|48||Santa Clara||126,215||Santa Clara||Santa Clara is located in the center of Silicon Valley and is home to the headquarters of Intel, Applied Materials, Sun Microsystems, NVIDIA, Agilent Technologies, and many other high-tech companies. It also is home to one of the largest theme parks in northern California, California’s Great America, and to Levi’s Stadium, a football stadium that currently serves as the home of the National Football League‘s San Francisco 49ers.|
|49||Victorville||122,225||San Bernardino||Victorville is located in the Victor Valley, at the southwestern edge of the Mojave Desert. It is the site of the Southern California Logistics Airport, formerly George Air Force Base before it was converted to civilian use.|
|50||Vallejo||121,253||Solano||Vallejo was home of the Mare Island Naval Shipyard, one of the most important naval shipyards in the country, from the 1850s until its closure in the 1990s. It was very briefly the capital of California in 1852. It is the largest city in Solano County, and the home of Six Flags Discovery Kingdom.|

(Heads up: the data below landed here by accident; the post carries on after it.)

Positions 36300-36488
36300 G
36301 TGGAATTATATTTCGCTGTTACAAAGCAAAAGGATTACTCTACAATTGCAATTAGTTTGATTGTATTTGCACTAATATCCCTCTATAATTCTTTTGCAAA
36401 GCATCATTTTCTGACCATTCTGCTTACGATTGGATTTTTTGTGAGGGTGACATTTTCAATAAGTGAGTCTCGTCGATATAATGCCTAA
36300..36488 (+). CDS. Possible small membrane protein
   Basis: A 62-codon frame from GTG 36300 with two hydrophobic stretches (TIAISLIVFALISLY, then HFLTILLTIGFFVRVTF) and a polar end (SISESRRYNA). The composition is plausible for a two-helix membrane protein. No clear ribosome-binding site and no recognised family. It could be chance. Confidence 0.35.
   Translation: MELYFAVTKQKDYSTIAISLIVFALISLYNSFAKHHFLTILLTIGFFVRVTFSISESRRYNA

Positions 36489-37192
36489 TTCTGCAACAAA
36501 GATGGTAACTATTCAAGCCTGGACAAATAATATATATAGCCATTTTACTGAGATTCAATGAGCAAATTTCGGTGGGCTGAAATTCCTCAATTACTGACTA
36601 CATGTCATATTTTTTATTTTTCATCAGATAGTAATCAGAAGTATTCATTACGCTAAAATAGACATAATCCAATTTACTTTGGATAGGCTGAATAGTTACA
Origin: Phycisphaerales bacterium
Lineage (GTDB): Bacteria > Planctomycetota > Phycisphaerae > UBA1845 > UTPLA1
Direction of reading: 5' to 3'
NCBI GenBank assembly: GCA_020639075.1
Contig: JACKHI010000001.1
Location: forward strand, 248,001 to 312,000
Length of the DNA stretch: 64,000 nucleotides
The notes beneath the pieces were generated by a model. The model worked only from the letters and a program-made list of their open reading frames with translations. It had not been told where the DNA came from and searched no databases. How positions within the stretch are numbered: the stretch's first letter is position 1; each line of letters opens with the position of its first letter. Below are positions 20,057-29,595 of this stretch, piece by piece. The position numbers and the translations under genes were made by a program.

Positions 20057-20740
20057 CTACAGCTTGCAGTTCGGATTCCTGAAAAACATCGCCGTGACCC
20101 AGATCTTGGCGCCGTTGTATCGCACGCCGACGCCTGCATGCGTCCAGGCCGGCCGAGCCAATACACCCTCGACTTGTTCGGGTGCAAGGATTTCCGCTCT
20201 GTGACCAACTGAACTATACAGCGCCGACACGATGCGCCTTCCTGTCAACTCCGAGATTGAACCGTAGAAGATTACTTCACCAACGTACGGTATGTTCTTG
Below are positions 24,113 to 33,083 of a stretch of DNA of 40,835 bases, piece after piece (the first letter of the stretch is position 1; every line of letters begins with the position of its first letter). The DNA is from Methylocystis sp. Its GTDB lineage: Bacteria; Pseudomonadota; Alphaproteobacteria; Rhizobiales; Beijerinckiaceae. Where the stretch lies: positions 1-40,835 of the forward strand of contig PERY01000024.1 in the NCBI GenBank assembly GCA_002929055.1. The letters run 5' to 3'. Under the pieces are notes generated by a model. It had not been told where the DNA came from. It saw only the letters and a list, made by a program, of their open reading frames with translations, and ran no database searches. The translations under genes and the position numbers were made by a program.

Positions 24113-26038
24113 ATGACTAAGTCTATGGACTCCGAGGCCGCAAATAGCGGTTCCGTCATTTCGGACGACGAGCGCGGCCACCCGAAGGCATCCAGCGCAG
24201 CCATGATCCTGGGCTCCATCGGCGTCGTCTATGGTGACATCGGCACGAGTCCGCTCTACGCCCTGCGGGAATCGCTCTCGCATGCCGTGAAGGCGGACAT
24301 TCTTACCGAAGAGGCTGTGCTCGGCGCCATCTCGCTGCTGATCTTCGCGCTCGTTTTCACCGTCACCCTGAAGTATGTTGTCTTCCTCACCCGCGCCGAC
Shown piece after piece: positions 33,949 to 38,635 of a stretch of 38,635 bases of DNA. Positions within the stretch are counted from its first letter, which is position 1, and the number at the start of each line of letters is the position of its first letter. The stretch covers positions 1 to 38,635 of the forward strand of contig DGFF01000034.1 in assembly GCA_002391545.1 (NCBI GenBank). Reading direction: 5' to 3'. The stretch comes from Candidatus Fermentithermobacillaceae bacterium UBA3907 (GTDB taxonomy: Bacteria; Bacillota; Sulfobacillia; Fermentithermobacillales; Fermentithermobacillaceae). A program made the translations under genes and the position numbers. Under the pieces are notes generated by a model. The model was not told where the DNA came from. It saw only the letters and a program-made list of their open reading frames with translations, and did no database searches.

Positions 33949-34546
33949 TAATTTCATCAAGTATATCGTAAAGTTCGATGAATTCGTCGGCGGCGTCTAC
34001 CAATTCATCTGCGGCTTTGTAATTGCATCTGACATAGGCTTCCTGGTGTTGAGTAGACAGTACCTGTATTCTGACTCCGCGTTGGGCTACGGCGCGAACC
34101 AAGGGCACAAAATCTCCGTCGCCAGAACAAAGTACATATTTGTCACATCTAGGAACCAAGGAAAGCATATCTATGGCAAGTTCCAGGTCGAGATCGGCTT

|51||Berkeley||120,972||Alameda||Noted as one of the most politically liberal in the nation, the city is home to the University of California, Berkeley, the oldest of the University of California system.|
|52||El Monte||116,732||Los Angeles||El Monte lies in the San Gabriel Valley region and was formerly a crossroad along the Old Spanish Trail. It is home to Penske Motor Group, one of the largest car dealerships in the world.|
|53||Downey||114,219||Los Angeles||Located southeast of downtown Los Angeles, Downey is the birthplace of the Apollo space program and the site of the oldest surviving McDonald’s restaurant.|
|54||Carlsbad||113,453||San Diego||Carlsbad is an affluent, coastal resort city in the North San Diego County region. The city is mainly known for shopping, tourism, a booming high-tech industry, and resort living.|
|55||Costa Mesa||113,204||Orange||Since its incorporation in 1953, Costa Mesa has grown from a semi-rural farming community to a primarily suburban city with an economy based on retail, commerce, and light manufacturing.|
|56||Fairfield||112,970||Solano||Fairfield is the county seat of Solano County, but not the largest city in the county, which is Vallejo. It is the home of Travis Air Force Base and the Jelly Belly jelly bean factory.|
|57||Temecula||112,011||Riverside||Forming the southwestern anchor of the Inland Empire region, Temecula is the heart of the Temecula Valley wine region.|